The International Federation of Red Cross and Red Crescent Societies is launching an appeal for $13.4 million for operations aimed at preventing the spread of bird flu from animals to humans. The agency says it plans to step up activities in remote areas of Africa and Asia.
Over the past few months, avian influenza has spread rapidly across Asia, Europe, the Middle East and Africa, carried by migratory birds.
There now are 47 countries affected by the deadly H5N1 strain of the virus. The virus has so far only spread rapidly among bird populations, and humans who have been infected are believed to have contracted the virus from birds. But public health experts fear the virus could mutate, and spread among humans, causing a deadly pandemic.
Public health officials around the world have been working to prevent that. The International Red Cross says it plans to scale-up its bird flu operations in 26 countries, mainly in Asia and Africa.
Red Cross Public Health Emergency Chief Adelheid Marschang says 50,000 national volunteers will be specially trained to deal with this crisis. She says, they will inform people in remote rural communities of the risks, and measures they must take to prevent bird flu from spreading to humans.
"This is very critical," said Dr. Marschang. "If remote, vulnerable communities who live in close proximity to poultry are not reached, then avian influenza will continue to spread. It is not possible to control migratory birds, and this could lead to more human infections."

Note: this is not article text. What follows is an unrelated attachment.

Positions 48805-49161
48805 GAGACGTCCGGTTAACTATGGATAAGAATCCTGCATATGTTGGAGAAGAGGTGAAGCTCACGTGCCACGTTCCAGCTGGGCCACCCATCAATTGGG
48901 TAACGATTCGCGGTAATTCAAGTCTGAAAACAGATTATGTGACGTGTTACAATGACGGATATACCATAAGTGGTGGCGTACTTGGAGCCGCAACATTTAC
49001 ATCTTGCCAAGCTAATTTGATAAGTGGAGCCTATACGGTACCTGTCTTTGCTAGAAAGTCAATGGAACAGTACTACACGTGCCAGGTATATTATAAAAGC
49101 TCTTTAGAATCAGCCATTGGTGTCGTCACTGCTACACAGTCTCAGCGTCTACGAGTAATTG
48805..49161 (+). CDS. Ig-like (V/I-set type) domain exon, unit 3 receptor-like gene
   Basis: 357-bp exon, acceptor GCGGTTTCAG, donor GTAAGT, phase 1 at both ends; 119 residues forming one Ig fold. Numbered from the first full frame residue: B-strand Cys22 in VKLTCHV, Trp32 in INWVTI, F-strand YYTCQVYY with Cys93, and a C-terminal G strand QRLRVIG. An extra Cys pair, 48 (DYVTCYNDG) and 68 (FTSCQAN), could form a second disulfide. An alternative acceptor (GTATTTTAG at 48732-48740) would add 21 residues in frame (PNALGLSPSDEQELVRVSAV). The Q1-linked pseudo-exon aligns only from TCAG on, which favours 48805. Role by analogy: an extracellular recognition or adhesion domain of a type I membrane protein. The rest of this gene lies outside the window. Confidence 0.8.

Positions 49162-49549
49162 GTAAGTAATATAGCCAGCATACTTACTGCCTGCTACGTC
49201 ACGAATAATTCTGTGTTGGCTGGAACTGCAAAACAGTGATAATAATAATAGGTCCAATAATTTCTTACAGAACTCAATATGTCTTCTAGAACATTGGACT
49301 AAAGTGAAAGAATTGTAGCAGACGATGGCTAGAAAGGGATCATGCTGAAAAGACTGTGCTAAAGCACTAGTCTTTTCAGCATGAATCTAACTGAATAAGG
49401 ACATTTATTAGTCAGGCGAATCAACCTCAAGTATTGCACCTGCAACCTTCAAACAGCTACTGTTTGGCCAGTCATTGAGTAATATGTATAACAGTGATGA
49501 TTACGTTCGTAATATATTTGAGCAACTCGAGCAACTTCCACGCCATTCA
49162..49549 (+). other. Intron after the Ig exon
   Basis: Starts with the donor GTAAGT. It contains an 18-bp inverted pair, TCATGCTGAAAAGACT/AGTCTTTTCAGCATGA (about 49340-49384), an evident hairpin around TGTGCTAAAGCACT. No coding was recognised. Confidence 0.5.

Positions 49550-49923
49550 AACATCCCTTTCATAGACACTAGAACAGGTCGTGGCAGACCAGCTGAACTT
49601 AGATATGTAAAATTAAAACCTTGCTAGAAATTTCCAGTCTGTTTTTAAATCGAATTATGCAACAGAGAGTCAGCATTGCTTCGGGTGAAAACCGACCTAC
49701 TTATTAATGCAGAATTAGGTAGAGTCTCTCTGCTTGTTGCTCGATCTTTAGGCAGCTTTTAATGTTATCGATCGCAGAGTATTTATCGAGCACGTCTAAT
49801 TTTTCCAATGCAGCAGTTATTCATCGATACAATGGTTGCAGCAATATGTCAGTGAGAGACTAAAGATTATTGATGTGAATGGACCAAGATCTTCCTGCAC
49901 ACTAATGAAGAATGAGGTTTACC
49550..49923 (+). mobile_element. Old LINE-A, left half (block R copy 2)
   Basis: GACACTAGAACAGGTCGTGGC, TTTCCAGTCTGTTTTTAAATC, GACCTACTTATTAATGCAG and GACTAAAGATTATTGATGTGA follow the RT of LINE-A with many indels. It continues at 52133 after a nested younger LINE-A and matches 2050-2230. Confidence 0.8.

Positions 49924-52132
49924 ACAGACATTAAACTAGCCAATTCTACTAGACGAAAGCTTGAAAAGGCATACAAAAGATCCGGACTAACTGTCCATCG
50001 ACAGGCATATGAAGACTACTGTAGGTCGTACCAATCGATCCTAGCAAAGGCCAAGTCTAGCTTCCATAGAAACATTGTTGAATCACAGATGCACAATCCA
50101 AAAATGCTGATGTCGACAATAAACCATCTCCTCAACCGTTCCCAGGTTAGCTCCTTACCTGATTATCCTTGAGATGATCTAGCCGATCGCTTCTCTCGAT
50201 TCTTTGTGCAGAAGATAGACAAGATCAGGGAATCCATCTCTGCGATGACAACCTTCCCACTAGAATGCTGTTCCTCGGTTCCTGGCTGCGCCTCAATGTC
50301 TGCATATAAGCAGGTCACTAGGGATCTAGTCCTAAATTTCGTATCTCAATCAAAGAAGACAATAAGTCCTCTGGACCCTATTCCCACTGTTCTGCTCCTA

Dr. Marschang says there is a vast network of trained Red Cross and Red Crescent volunteers, trained to go to the most far flung places, and take the prevention message to those most at risk. They include small-scale poultry farmers, backyard poultry owners, rural traders, housewives and children.
The World Health Organization says fewer than 200 human cases of bird flu have been reported. Of those, 110 people have died. It says most of these cases have occurred in rural households, where people have come in close contact with infected poultry.
Dr. Marschang says the volunteers will inform local communities on proper handling of poultry, and on early detection of human cases. They also will educate people on good hygienic practices, and distribute protective materials.
"The volunteers that are giving the messages are coming from those communities," added Dr. Marschang. "They are part of the communities in the whole country… That is exactly the strength that many of the volunteers we work through come from affected communities. They know the concerns. They can translate and talk in the languages of the communities, in simple terms. They know the habits and the local traditions, and they can express precisely what it is that has to be done."
The Red Cross says West and Central Africa is in a particularly vulnerable position. It says special care will be given in developing activities and responses geared to meeting the challenges there.